Margolis fails to quote any Greens in his article. In fact, Ralph helped us break new ground and become the third-largest political party in the country. The “spoiler” accusation is a tired distraction from people who’d rather blame Ralph than confront the betrayal of the Democratic Party or the failure of the two-party system. It’s easier to vilify third parties than win true democratic reforms, like instant runoff voting. Voters have confidence in us, which is why Greens have won a majority of races in which they’ve run since January. We now have 91 officeholders in 21 states. On a larger level, some 83 countries now have Green parties. We’re the only global political party that confronts global concerns and demands global democracy. Whose side is your party on?

Annie Goeke
Association of State Green Parties
Washington, D.C.


I find it lamentable that those who consider themselves liberal and progressive thinkers have attacked Nader for building a new progressive party. Perhaps disgruntled Democrats should focus instead on ensuring fair elections and equal voting rights. I voted for Nader because he brings to the forefront issues that are ignored by mainstream political candidates; he is a true consumer advocate; and he stands up for justice. I too am unrepentant.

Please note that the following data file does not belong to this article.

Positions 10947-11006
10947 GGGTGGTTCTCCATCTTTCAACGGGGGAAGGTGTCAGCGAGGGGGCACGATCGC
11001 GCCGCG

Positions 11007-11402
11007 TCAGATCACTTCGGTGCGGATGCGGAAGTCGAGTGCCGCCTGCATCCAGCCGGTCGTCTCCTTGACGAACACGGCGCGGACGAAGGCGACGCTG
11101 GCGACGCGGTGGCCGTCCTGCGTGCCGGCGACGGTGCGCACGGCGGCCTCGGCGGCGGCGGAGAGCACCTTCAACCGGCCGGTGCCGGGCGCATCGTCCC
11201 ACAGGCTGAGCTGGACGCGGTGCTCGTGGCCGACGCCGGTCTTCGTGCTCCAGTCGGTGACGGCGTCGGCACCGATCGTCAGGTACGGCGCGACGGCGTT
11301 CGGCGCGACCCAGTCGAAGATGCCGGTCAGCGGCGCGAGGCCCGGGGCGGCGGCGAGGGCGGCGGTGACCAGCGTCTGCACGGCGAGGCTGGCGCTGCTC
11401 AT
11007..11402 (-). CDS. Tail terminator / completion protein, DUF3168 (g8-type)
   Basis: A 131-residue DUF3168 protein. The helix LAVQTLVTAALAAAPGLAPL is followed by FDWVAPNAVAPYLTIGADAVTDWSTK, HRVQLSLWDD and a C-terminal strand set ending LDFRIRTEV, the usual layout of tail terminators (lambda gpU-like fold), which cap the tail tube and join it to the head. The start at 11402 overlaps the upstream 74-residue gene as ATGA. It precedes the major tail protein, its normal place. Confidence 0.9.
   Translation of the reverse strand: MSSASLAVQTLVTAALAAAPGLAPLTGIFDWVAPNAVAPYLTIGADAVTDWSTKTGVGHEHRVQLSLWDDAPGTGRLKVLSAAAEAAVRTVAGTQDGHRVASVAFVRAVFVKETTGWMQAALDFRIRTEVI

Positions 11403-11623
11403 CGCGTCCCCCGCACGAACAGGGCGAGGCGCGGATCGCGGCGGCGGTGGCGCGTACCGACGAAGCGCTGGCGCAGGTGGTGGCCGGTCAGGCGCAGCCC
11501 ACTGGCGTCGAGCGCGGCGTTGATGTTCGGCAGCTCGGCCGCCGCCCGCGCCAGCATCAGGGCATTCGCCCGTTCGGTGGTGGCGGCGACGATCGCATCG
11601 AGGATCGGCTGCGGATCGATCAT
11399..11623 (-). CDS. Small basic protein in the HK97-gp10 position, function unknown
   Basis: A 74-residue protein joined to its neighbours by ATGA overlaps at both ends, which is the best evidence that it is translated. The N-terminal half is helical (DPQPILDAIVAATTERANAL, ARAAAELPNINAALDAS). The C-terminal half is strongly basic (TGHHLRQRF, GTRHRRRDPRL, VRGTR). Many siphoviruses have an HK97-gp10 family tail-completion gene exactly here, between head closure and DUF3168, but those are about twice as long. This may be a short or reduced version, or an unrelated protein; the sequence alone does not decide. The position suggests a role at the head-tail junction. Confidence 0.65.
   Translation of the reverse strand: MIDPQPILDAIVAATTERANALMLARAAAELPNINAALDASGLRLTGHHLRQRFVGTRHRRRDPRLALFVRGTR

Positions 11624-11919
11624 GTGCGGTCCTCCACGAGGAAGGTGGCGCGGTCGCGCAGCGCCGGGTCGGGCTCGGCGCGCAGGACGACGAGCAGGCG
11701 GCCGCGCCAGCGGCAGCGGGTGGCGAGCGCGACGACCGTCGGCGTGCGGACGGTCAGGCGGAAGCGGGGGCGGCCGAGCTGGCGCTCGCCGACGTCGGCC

Whitney Schott
Linthicum, Maryland


It is time for the Democratic Party to take a good look in the mirror and see the truth behind the failure of the election. Considering the caliber of the Republican opposition, Gore should have won by a landslide. The fact that he couldn’t muster half of the electoral votes does not mean that Ralph Nader stole the election from him; it means that Gore ran a pathetic campaign, preferring middle-of-the-road and right-of-center stances. By selling out his own constituency, Gore forced them to look elsewhere — and they found Ralph Nader. As they prepare for 2002, Democrats need to reßect on what they really stand for, and then really stand for it. If they don’t, the party will be indistinguishable from the Republicans — and that will open the door for a third party to “lose the election for them” again.

Dinah Meron
Yorba Linda, California